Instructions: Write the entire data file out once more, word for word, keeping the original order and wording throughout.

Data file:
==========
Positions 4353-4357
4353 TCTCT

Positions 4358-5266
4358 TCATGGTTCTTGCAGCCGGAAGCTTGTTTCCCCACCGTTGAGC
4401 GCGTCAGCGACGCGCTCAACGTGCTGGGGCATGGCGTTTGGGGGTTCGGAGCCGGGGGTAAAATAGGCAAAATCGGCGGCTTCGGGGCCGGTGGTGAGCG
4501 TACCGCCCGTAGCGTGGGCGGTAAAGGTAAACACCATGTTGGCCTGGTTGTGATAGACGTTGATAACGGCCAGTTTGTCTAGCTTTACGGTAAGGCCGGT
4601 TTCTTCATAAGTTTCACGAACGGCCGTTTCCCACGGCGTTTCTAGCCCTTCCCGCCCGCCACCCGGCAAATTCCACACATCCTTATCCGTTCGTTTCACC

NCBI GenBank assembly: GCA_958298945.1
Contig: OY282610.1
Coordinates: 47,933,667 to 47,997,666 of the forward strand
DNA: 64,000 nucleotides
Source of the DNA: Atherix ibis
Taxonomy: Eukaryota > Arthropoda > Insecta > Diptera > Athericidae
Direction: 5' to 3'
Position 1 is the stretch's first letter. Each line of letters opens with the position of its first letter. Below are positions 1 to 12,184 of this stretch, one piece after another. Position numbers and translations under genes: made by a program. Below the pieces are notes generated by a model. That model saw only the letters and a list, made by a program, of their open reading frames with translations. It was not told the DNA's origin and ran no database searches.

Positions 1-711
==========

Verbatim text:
Positions 4353-4357
4353 TCTCT

Positions 4358-5266
4358 TCATGGTTCTTGCAGCCGGAAGCTTGTTTCCCCACCGTTGAGC
4401 GCGTCAGCGACGCGCTCAACGTGCTGGGGCATGGCGTTTGGGGGTTCGGAGCCGGGGGTAAAATAGGCAAAATCGGCGGCTTCGGGGCCGGTGGTGAGCG
4501 TACCGCCCGTAGCGTGGGCGGTAAAGGTAAACACCATGTTGGCCTGGTTGTGATAGACGTTGATAACGGCCAGTTTGTCTAGCTTTACGGTAAGGCCGGT
4601 TTCTTCATAAGTTTCACGAACGGCCGTTTCCCACGGCGTTTCTAGCCCTTCCCGCCCGCCACCCGGCAAATTCCACACATCCTTATCCGTTCGTTTCACC

NCBI GenBank assembly: GCA_958298945.1
Contig: OY282610.1
Coordinates: 47,933,667 to 47,997,666 of the forward strand
DNA: 64,000 nucleotides
Source of the DNA: Atherix ibis
Taxonomy: Eukaryota > Arthropoda > Insecta > Diptera > Athericidae
Direction: 5' to 3'
Position 1 is the stretch's first letter. Each line of letters opens with the position of its first letter. Below are positions 1 to 12,184 of this stretch, one piece after another. Position numbers and translations under genes: made by a program. Below the pieces are notes generated by a model. That model saw only the letters and a list, made by a program, of their open reading frames with translations. It was not told the DNA's origin and ran no database searches.

Positions 1-711